If you’ve just gotten a new puppy, training Fido not to chew on your furniture is likely near the top of your list of things to do (right after teaching him not go to the bathroom in your apartment). Dog chewing is a fairly common problem, particularly with puppies who may be teething, but having a dog-friendly apartment doesn’t have to mean that you allow your furniture to be destroyed. Use this pet-friendly advice to correct dog behavior and give your furniture a fighting chance:
Provide Chew Toys
One of the main steps you can take toward discouraging inappropriate dog chewing is providing your pup with alternatives–in other words, make sure you have plenty of chew toys lying around your apartment. It’s natural for your puppy to want to chew on things; you just have to make sure his teeth aren’t digging into your brand new couch. Nylon bones are great for more vigorous chewers, while ropes and softer chew toys are also a viable option–just make sure you rotate them so he doesn’t get bored.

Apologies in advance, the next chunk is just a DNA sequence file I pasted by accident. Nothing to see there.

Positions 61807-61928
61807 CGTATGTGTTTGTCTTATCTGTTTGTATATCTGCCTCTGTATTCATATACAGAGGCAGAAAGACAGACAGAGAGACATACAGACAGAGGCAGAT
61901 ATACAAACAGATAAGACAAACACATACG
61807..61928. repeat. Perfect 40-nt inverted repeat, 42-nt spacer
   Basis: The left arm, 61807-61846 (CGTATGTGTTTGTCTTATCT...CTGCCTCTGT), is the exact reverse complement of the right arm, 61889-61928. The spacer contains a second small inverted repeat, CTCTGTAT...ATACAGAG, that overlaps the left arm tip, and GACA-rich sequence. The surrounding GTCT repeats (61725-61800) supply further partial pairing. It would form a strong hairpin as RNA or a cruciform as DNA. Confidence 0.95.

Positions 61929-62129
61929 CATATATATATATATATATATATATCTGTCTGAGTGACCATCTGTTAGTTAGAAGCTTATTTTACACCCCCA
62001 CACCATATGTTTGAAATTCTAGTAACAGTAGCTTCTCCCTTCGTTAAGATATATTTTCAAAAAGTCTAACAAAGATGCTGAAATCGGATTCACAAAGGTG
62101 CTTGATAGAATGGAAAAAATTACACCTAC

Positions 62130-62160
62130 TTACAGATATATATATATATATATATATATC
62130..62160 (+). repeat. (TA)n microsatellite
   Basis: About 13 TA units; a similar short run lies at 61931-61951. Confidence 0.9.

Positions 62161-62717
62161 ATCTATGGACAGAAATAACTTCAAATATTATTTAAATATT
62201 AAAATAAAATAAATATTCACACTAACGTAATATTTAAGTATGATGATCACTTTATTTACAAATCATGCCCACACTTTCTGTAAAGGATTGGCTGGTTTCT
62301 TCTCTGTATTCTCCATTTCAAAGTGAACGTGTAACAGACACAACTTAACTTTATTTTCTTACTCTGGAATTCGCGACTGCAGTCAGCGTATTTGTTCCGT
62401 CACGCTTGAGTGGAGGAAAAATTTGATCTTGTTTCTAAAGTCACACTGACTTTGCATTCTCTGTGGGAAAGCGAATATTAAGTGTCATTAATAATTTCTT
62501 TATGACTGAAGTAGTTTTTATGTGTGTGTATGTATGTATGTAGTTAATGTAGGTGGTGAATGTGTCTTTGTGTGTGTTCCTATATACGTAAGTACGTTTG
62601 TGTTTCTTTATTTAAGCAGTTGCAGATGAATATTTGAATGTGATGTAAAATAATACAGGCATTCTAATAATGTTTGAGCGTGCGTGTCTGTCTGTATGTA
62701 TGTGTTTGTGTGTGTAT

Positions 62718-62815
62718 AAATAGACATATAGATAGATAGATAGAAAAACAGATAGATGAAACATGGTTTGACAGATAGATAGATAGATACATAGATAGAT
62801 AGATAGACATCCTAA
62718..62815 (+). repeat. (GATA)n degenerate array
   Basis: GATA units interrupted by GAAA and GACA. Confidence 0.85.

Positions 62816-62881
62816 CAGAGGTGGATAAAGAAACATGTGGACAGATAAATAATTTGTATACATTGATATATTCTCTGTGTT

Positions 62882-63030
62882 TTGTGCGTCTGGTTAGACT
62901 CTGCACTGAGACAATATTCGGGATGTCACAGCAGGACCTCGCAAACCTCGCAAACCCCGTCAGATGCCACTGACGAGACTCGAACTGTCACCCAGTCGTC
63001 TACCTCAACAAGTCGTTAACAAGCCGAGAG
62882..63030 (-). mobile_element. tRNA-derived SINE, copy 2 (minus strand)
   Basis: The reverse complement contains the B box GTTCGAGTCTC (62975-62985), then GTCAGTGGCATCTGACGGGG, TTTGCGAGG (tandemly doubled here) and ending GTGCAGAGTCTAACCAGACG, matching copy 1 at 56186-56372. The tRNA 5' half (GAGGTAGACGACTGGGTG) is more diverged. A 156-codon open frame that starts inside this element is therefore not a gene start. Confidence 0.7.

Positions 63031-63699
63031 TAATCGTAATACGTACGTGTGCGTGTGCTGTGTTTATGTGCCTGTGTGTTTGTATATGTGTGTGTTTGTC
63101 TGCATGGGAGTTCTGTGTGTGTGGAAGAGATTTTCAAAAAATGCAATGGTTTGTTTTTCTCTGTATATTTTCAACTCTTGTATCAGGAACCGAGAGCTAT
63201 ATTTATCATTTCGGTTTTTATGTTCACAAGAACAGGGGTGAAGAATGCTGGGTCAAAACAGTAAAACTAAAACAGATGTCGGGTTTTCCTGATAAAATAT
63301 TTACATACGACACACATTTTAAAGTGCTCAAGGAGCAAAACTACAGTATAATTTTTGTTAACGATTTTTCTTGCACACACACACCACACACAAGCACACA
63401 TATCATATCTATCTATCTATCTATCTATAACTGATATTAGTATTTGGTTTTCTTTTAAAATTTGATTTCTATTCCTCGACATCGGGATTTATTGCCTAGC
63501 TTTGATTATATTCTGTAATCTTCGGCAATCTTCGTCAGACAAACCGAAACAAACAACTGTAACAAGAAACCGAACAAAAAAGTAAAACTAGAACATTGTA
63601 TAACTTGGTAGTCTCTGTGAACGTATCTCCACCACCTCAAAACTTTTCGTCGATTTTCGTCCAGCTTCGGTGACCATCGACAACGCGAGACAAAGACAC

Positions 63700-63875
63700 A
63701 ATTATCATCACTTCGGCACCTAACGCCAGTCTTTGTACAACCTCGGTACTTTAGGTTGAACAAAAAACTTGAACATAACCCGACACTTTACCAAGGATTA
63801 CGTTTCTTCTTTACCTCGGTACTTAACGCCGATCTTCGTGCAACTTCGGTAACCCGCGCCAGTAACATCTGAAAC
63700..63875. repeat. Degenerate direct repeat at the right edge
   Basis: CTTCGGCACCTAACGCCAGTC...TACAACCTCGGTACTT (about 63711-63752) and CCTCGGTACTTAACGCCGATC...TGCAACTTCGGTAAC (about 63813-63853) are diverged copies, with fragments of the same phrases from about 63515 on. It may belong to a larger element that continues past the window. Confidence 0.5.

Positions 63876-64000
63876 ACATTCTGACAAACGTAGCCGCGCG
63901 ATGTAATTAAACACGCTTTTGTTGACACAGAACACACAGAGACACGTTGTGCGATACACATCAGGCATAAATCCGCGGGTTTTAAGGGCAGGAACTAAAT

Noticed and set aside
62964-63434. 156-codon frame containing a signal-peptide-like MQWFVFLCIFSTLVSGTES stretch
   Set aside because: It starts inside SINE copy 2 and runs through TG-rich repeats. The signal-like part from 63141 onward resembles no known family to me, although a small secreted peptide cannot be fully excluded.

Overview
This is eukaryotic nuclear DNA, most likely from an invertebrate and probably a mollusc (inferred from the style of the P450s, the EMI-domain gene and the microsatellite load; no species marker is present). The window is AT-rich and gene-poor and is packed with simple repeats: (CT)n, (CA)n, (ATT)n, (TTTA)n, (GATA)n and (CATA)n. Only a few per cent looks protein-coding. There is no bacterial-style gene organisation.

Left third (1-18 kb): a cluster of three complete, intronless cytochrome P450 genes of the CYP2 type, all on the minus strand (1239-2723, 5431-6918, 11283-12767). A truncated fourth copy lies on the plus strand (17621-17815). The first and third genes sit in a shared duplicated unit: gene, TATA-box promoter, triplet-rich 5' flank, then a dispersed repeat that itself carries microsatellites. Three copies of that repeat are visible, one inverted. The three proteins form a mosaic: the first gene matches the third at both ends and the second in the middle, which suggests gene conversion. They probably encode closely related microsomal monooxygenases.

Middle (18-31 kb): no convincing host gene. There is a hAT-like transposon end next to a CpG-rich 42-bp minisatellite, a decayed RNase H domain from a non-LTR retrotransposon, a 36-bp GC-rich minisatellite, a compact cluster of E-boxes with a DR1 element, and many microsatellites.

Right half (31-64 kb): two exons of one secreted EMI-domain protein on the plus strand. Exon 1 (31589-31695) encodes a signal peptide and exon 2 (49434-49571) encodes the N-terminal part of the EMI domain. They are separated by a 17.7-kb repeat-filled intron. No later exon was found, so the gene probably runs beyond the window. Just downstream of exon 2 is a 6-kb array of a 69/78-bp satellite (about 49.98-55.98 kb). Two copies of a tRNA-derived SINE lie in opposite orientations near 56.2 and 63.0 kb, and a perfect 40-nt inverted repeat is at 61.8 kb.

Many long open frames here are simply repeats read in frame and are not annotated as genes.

When training your dog not to chew on the furniture, it’s important that you are consistent in your commands. Dogs learn by repetition, which means you should do the same thing each time you catch Fido chewing on the furniture: Say “no;” grab his collar and lead him away; then introduce him to a new chew toy. This way, you won’t be teaching him that chewing in general is bad, just that chewing certain things is bad. If you have roommates, it’s important that you talk to them about your plans to train Fido not to chew the furniture. If everyone exhibits a different reaction to his behavior, he will get confused. Make sure everyone is disciplining and rewarding him in the same manner.
Try a Spray
If the obedience training isn’t working, it may be time to test out a spray. To make a safe and natural taste repellant, combine water and cayenne pepper in a ratio of 10 to 1. Before spraying the concoction on the couch, shake it to make sure the solution is fully mixed. The spray will cause your dog to have a slight burning sensation in his mouth each time he chews on the furniture. After Fido’s experienced that unpleasant sensation a few times, it’s likely he’ll opt to chew on his toys rather than the furniture in the future.